During a panel discussion at a recent automation industry event, the moderator asked for all of the Millennials in the audience to please stand up. In a room with hundreds of people, about a dozen of us stood up, which meant that Millennials made up less than 5 percent of the crowd. The moderator found this number low, and the usual gloom about the state of the industrial workforce and the Millennial generation ensued.
As a Millennial, I don’t believe the picture is that bleak. Of course, I recognize that “high optimism” is a trait often associated with my generation. So, on behalf of Millennials everywhere, I offer my generation’s thoughts on workforce development. Yes, “high confidence” is another trait often associated with Millennials.
The moderator at the conference posed this question: “What do Millennials want when it comes to jobs in manufacturing and automation?” The answer is “meaningful work,” which also happens to be the same answer for Baby Boomers and Gen Xers. What’s more important is to understand the three characteristics that constitute meaningful work:
- A link between effort and reward
Each of these will mean very different things even to similar people. And each person will assign varying degrees of value to these characteristics depending on their disposition and situation. However, if you provide any person from any generation these three things, you’ll likely have a happy employee. It’s important to recognize this fact as it relates to Millennials because, though we currently make up just 36 percent of the U.S. workforce, in less than 10 years that number will be 75 percent, according to the Business and Professional Women’s Foundation.
Effort and reward
Linking effort to reward can be as simple as a paycheck. For many people, this is often enough. For others, a more important reward is constructive feedback from a superior. For many Millennials, feedback is often the most effective reward. And since Millennials tend to be more task-oriented (getting the job done) vs. time-oriented (putting in the hours), a paycheck alone might not do the trick. Millennials often prefer a bonus that correlates with success.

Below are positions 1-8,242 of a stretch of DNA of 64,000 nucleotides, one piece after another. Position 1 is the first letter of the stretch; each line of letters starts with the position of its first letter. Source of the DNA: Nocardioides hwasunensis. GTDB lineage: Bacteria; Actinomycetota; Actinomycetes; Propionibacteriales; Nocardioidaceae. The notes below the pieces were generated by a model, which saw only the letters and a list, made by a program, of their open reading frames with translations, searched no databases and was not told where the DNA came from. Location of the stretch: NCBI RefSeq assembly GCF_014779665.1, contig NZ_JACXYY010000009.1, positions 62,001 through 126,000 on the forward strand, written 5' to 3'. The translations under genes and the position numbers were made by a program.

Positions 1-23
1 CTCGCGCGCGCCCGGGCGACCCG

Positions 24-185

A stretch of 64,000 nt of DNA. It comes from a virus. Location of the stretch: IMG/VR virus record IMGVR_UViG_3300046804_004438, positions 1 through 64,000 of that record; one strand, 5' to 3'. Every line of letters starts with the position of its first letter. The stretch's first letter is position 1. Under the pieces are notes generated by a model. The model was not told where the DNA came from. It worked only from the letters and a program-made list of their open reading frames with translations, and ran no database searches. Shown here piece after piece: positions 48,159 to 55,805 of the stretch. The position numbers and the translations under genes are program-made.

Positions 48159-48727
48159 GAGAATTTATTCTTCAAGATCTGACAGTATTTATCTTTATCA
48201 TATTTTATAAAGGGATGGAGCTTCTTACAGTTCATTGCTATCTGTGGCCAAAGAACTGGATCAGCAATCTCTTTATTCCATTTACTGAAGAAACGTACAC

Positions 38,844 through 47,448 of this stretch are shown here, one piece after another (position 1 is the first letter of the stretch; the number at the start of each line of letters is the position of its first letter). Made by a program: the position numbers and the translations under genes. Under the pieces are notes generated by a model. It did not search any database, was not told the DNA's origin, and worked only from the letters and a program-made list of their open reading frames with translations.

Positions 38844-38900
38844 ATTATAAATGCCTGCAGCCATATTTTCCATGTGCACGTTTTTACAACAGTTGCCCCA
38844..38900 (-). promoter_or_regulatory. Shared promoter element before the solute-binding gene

Scaling up the complexity of an employee’s job responsibilities is something many corporate cultures excel at already. What’s different for Millennials is that we tend to be excellent multitaskers. So instead of just increasing the depth of responsibility, the breadth of responsibility can be widened, too. One reason for this is that, as digital natives, we’re very tech-savvy. In fact, 65 percent of Millennials say losing their phone or computer would have a greater negative impact on their lives than losing their car (according to Zipcar) or even their sense of smell (according to McCann Worldgroup).
Autonomy can be difficult to provide in entry-level positions. However, recognizing the need to nurture autonomy—even in entry-level positions—is essential for any company that wants to innovate. Autonomy and innovation are positively correlated, but for different reasons across generations. Baby Boomers are known for their individualistic tendencies, whereas Millennials are more likely to be team players. This means that Millennials tend to express autonomy differently. For example, 29 percent of Millennials think work meetings to decide on a course of action are very efficient, compared with 45 percent of Boomers, according to CEB Iconoculture research. For Millennials, teamwork is an attitude, not a job function.
The automation connection
The changes we’re seeing today across the automation industry are a result of the flattening of network architectures. The classic ISA-95 hierarchical pyramid is evolving into a mesh network of connected systems. It is no coincidence this flattening of networks is coinciding with the flattening of corporate hierarchies. The same technology that emboldens an entry-level Millennial to email the CEO also enables a sensor on the factory floor to connect with the corporate office. This flattening, courtesy of the Internet, created the Internet of People and their social networks and underlies the Internet of Things and related production networks.
That’s why, as the automation industry transitions into its next phase, an inquisitive nature is more important than ever—whether it comes from Millennials or not. After all, scrutiny is the seed from which innovation grows. Equally important is openness to change, because innovation is a mindset.